Ask anyone what they think of the myriad cranes dotting Boston’s skyline and some gripe about the lack of middle-market housing is sure to follow. And they wouldn’t be wrong: For the majority of the workforce, despite living in the middle of an unprecedented building boom, the struggle to find a desirable place to live for a price that doesn’t break the bank is a real one.

Massachusetts is erecting more housing now that it has in the past decade, largely focused on Boston and its immediate neighboring communities. But, as Stockton Williams, the of the Urban Land Institute’s Terwilliger Center for Housing, told The Boston Globe, “The modestly priced, decent, single-family home has largely disappeared.”

In its report published Monday, the Metropolitan Area Planning Council confirms this trend, saying local and state policymakers must green-light more middle-market housing to keep up with demand. But it shines the light on the other side of that coin, too: Across Greater Metro Boston, we’re seeing a decline in middle-income households and a simultaneous uptick in households at the ends of the income spectrum.

“Since 1990, the number of middle-income households in the region fell from 333,000 to 325,000,” the report concluded (see graph below). “The number of high-income working households grew by 151,000, or 33 percent. The number of low-income working households grew by approximately 89,000, or 40 percent, with almost half of that increase represented by the growth in extremely low-income working households.”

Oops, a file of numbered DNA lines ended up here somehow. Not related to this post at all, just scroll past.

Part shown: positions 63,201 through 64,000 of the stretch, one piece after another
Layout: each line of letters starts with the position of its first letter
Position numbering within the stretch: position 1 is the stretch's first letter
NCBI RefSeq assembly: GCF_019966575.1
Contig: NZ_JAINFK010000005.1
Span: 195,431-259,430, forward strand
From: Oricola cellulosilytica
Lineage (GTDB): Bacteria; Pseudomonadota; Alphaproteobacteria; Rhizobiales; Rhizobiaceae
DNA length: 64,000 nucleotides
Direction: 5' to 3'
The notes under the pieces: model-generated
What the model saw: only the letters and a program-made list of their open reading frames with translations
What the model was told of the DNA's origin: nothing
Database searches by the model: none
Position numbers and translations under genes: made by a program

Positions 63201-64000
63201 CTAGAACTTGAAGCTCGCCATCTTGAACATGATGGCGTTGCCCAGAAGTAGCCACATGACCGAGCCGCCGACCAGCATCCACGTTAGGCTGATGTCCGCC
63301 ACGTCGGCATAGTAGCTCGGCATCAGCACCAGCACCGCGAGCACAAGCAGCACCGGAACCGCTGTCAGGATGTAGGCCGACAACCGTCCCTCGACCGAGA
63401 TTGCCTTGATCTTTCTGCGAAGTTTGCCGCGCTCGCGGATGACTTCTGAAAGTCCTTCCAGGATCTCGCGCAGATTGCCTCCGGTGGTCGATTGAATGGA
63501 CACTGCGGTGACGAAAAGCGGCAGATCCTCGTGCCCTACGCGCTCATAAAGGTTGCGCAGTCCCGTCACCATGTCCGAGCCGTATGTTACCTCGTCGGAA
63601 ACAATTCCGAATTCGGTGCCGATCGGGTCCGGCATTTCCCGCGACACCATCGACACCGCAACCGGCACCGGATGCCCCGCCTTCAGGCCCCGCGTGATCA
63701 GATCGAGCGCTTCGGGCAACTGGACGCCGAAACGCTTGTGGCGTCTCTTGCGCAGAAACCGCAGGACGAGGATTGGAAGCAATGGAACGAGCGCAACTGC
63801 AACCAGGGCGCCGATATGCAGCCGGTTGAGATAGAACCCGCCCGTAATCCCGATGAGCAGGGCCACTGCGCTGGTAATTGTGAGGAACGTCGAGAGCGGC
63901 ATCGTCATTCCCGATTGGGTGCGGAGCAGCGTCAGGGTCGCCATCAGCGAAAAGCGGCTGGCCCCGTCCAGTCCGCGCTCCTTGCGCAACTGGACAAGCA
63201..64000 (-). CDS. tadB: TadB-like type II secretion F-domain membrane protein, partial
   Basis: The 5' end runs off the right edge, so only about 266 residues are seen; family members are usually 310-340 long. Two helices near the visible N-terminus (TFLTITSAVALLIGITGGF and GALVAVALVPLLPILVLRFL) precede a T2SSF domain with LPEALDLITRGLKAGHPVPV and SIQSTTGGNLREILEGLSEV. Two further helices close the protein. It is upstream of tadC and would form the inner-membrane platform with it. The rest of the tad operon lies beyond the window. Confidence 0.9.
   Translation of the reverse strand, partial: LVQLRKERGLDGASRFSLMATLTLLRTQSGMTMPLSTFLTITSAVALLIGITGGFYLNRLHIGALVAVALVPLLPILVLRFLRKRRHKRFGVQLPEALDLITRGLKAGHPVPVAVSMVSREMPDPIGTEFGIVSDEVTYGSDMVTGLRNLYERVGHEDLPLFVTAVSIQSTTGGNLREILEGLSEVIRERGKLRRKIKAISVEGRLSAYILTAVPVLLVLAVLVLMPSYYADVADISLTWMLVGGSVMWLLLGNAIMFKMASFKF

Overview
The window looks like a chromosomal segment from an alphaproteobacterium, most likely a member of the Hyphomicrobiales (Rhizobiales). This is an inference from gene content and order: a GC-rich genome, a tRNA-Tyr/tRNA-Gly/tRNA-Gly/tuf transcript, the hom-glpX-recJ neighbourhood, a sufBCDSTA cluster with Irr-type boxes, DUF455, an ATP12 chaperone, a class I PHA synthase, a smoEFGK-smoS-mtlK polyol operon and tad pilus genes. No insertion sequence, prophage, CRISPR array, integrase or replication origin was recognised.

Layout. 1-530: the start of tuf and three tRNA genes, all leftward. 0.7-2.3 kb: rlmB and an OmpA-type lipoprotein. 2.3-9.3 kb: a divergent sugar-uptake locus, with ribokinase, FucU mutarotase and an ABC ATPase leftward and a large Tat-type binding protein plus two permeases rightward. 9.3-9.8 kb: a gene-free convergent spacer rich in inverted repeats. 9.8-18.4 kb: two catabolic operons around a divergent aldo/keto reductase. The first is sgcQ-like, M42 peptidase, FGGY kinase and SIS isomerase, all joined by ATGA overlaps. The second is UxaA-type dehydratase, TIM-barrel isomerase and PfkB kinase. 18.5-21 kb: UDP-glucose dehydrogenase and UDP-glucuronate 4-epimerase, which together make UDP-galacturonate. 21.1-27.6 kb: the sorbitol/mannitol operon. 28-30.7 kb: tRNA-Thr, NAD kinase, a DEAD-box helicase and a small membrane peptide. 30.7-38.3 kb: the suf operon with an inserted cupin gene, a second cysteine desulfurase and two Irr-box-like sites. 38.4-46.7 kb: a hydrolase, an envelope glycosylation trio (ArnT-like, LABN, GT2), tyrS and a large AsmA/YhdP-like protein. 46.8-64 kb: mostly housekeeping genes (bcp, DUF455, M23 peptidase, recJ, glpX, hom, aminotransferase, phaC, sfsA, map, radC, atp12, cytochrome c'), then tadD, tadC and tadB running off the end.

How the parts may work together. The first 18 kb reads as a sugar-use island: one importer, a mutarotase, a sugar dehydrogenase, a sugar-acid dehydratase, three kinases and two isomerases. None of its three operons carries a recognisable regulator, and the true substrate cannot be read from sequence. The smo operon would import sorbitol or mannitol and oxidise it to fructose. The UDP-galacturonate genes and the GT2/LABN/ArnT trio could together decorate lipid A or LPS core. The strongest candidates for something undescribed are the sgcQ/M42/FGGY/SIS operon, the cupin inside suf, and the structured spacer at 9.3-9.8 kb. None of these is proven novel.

That translates to an eyebrow-raising statistic: “The share of middle-income households declined from 33 percent of all working households to 26 percent of working households.”

Several factors are reportedly at play here. Notably, as city and town voters resist density, homebuyers and renters bid up the prices of the existing housing stock, pushing many out. Furthermore, affordable rentals are harder to find than affordable units for sale, though many middle-income candidates aren’t ready to pay a down-payment in today’s market.

And while living close to the city’s core is appealing for college grads, young professionals and families – in part because more major companies are choosing to set up shop there – it’s becoming increasingly less realistic, financially: “Affordable units, both for rent and for sale, are more abundant in the gateway cities, such as Brockton, Lynn, and Lowell,” the report concluded. Thirty-six percent of middle-income households are considered “cost burdened,” defined as expending more than 30 percent of their income on housing costs. For renters in Boston and the Inner Ring (Cambridge, Somerville, Medford, Malden, Everett, Revere, Chelsea, Winthrop, Quincy, Milton, Brookline, and Newton), it’s even more prevalent.

What does all this mean going forward?

Twenty-six percent of the nearly 500,000 new households expected by 2030 are anticipated to be middle-income. And whatever happens with the market, the existing housing stock won’t be enough to meet their demands.

“After accounting for housing likely to come back on the market,” the report concluded, “the region will need 200,000 additional units of housing by 2030 to accommodate new worker households and to prevent increases in housing cost burden for the region’s residents.”

Editor’s note: An earlier version of this story mis-stated the nature of MAPC’s report. It is a one-time study, not an annual report.